Friday, July 22, 2011

Lots of people have lots of thoughts about law school

The New York Times hosting a discussion called "The Case Against Law School" in its current "Room For Debate" feature.  Some highlights:

Bryan Garner -- famous teacher of legal writing -- argues that law schools should teach more legal writing.

Our friend George Leef also makes an appearance, arguing again that law school would be better if going to law school were unnecessary: "if [law schools] had to compete against other modes of legal education, costs would fall and efficiency would rise."  It is unclear to me why the hundreds of law schools and 50+ different state bars fail to create for the requisite competition.

University of Chicago Law School Professor Geoffrey Stone counters that one cannot possibly "learn to think like a lawyer" without at least three years of formal legal eduction.  (Interestingly, according to his bio, Prof. Stone graduated from law school in 1971, then clerked for two years (including one year for Justice Brennan) and joined the U of C faculty in 1973.  Thus, clerking aside, it is not clear that he has ever actually been a lawyer with clients, though he is definitely the man when it comes to teaching people how to think like one.)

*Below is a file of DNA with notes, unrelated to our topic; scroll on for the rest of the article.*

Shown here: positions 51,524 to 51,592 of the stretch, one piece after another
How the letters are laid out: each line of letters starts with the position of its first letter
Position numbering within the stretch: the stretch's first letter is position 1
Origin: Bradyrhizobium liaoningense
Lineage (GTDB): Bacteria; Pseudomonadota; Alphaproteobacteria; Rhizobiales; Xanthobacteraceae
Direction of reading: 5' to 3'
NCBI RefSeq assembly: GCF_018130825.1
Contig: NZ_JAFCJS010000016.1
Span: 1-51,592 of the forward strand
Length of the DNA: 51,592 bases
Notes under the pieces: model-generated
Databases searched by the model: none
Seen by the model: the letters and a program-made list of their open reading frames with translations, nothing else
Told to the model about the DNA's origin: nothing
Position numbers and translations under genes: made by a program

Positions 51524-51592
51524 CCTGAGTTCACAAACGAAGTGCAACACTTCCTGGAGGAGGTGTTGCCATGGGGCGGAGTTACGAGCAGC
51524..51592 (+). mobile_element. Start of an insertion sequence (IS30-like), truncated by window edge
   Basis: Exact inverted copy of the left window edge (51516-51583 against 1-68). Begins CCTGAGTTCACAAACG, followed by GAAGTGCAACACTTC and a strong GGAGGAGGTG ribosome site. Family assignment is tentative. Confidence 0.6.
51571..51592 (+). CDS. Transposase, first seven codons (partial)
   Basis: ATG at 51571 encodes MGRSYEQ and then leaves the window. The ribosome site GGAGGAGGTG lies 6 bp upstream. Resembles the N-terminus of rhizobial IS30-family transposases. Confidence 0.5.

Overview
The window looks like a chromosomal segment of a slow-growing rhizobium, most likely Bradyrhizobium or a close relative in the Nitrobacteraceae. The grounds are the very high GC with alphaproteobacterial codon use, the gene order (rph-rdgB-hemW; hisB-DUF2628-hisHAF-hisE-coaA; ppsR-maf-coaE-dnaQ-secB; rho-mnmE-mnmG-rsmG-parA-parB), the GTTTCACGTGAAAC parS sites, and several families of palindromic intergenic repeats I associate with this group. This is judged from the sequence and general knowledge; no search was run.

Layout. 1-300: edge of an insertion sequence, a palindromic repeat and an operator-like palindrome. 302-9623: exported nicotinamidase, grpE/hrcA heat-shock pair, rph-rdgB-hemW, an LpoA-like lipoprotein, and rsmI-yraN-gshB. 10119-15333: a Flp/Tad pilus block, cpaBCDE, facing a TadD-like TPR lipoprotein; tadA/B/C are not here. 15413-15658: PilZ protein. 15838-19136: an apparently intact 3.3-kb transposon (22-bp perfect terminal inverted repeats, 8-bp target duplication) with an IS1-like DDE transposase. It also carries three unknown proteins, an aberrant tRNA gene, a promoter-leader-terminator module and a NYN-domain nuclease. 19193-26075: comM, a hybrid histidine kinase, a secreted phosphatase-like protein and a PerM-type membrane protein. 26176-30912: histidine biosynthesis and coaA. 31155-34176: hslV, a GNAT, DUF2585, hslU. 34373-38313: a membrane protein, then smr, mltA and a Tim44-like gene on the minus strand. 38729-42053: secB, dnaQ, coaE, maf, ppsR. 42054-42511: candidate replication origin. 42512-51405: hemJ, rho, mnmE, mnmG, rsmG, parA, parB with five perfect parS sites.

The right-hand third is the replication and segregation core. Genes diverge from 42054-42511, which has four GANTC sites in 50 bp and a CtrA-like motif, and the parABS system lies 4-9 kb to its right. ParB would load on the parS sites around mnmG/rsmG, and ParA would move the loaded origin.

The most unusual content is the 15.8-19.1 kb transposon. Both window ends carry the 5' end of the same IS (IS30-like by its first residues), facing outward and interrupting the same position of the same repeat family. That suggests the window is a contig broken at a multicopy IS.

Professor Kevin Millard thinks that law school is just too darn practical. Rather than teaching people how to be lawyers (or even necessarily how to think like them), Prof. Millard thinks law school "should emphasize educated citizenship." Remember -- this is a post-graduate education. One wonders what high school, much less college, is for.


1 comment:

  1. I compare Law school to Medical school, where students attend for 4 years, then intern for a year, then do a specialized residency for a couple more years. Law school followed by solo practice is ... dangerous.

    sean s.


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